I know you rolled your eyes when you read that title. The clichés surrounding diamonds are completely played out. We all know the lines that frequently make their way into casual conversation about a diamond’s formation, or a diamond’s alleged natural appeal to women. Needless to say, I feel a little silly about the fact that diamonds come to mind when I consider the pressure that REALTORS® are facing in this marketplace.
Equally cliché is commentary about how the law of “Supply and Demand” no longer feels like a pendulum in the real estate market. I’m definitely guilty, like most of us seem to be, of talking a little too much about inventory woes. It’s not exactly a riveting sales meeting topic anymore. The pressure that it is putting on those who are pounding the pavement, however, is worthy of some analysis. We aren’t simply dealing with the pressure of getting a buyer under contract or managing the outrageous multiple offer situations. We have pressure from our colleagues to bend rules. We also have pressure from MLS policies, some of which are dictated by NAR. As a result, it’s not always clear how to handle high-pressure situations while remaining above board and compliant. It doesn’t matter where the pressure is coming from. You can either break under pressure or you can become a diamond.
Sight-unseen offers in Pre MLS status are happening all the time. While it may be frustrating to the buyers who missed out, it is within a buyer’s right to make a sight-unseen offer, and it is within a seller’s right to accept such an offer. Let’s be honest though: A few of us seem to have a habit of letting people in early and selling it “sight-seen.” We all know it, and those who are doing it regularly aren’t exactly flying under the radar. In addition to possible negligence, they may be opening themselves up to fair housing issues. How did you choose which buyers to let in early? Playing by the rules is typically the best thing for all parties involved. We all know that there are exceptions. If you’ve got three recent in-house deals and they all went straight to Pending from Pre MLS, you might ask yourself if that’s in your clients’ best interest.
Sometimes, in an attempt to keep a deal together, we tell “little lies.” Some of us forget how easy it is for a little lie to turn into mortgage fraud. Sometimes, we are told to tell those “little lies” by the people writing the mortgage! It’s a surprisingly not-so-well-known fact that a buyer who is getting a conforming loan typically has to sign an affidavit indicating that they plan to move into the home within sixty days of closing. If a seller wants ninety days of possession after closing, giving the seller sixty days in the contract and thirty more in an agreement out of view of the lender may be a side agreement. In our context, side agreements can also be known as “mortgage fraud.” It doesn’t matter that your favorite lender told you they’ll pretend they never saw the original contract. Oopsie. You’ve broken under pressure.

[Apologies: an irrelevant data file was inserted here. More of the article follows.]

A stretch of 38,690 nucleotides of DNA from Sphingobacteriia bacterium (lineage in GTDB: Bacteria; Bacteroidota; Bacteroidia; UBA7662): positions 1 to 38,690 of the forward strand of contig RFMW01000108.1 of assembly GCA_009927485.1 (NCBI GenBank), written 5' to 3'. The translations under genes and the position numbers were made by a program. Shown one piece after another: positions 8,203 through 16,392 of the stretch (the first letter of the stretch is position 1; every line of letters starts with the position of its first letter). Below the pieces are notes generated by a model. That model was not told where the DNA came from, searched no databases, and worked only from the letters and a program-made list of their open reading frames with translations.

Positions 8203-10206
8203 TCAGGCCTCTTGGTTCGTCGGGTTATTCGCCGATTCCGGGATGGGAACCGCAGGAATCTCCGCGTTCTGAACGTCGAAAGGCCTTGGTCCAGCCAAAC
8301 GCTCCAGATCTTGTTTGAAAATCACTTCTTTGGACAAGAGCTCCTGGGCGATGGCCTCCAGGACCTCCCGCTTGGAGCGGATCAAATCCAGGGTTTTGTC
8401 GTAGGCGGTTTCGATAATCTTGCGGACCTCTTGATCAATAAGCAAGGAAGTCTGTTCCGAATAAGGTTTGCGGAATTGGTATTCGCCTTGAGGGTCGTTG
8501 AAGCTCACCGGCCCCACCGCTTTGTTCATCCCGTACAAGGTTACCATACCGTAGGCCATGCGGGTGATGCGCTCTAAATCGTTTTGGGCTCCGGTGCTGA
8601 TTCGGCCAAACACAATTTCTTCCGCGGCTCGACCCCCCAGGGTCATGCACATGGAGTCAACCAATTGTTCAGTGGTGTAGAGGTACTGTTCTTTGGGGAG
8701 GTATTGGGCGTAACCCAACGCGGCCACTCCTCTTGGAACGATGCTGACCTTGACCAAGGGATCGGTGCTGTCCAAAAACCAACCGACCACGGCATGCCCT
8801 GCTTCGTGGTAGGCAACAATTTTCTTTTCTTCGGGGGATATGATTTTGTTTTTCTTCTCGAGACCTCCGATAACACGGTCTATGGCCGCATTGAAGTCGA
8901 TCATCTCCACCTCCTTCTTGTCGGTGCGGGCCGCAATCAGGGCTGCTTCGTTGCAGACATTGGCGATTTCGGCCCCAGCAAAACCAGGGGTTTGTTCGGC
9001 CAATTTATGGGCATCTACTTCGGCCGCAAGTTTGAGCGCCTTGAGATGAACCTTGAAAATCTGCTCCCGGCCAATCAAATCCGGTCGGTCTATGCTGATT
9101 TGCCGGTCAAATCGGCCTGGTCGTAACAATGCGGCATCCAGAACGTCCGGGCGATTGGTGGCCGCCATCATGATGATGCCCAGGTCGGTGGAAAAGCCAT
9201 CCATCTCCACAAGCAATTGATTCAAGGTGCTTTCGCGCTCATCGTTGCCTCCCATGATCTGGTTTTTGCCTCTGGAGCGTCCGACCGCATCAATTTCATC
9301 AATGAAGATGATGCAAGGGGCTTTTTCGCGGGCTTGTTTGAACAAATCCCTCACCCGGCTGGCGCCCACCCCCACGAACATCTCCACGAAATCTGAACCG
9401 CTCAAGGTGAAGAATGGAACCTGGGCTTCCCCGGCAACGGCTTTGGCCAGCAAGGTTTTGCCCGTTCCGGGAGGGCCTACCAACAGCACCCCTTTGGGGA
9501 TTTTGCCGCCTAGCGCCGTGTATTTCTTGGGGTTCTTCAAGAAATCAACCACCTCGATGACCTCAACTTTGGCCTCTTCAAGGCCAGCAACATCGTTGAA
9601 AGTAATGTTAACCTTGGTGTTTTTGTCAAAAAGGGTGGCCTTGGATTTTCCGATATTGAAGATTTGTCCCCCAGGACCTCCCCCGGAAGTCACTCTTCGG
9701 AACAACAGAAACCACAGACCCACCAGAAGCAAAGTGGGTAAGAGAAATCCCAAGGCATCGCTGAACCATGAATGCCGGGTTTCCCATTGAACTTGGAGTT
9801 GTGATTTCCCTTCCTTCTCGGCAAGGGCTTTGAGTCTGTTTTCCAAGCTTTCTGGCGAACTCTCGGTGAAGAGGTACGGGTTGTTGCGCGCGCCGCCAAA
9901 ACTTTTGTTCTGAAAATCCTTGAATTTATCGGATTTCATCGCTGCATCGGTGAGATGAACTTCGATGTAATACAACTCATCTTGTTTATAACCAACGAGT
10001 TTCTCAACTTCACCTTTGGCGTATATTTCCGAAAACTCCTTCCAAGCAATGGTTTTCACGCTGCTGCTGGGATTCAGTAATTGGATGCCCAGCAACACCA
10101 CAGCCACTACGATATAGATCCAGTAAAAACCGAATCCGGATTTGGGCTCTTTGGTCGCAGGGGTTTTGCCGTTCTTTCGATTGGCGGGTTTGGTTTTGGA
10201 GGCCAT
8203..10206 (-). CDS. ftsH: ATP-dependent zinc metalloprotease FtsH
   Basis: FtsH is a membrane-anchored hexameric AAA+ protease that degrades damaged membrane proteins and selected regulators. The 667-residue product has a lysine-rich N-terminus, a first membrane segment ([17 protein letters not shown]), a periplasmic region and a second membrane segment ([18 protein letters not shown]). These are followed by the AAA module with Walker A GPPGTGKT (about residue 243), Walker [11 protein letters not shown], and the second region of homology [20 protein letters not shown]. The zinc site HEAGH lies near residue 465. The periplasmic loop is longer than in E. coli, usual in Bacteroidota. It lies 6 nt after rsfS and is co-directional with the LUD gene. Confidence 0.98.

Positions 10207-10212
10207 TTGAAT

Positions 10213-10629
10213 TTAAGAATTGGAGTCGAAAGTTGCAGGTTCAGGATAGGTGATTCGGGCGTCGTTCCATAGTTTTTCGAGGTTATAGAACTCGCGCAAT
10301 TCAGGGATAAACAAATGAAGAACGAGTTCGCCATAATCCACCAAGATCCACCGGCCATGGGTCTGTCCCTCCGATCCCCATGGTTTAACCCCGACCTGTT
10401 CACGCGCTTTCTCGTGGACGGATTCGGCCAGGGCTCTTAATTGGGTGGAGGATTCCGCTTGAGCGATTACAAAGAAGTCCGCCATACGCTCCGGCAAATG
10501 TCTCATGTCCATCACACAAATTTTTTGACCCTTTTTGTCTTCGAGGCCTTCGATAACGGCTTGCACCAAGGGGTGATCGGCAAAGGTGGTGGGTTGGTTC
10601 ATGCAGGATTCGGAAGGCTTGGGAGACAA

I think you get the idea. We could talk about the overuse of Private Office Exclusives or the exaggeration of your buyer’s financial position. We could go on and on. The reality is that you aren’t doing your client any favors by breaking the Code of Ethics, MLS rules, or by breaking the law. You’re not doing yourself any favors either. You already wrote a sight unseen offer for your first-time home buyer where they waived inspections, waived appraisal and offered non-refundable earnest money. Don’t add fraud or negligence to the list of things to keep you up at night.
Even under pressure, we need to continue to do what we know is right. If it seems a little shady, it probably is. The way that you respond to pressure speaks volumes about your character and your professionalism. Your colleagues are watching, and they will remember whether or not you stayed above board. These aren’t easy times, but make sure that you come out of the other side of all of this pressure with a good reputation for doing the right thing. I’ll see you then, shining bright like a diamond.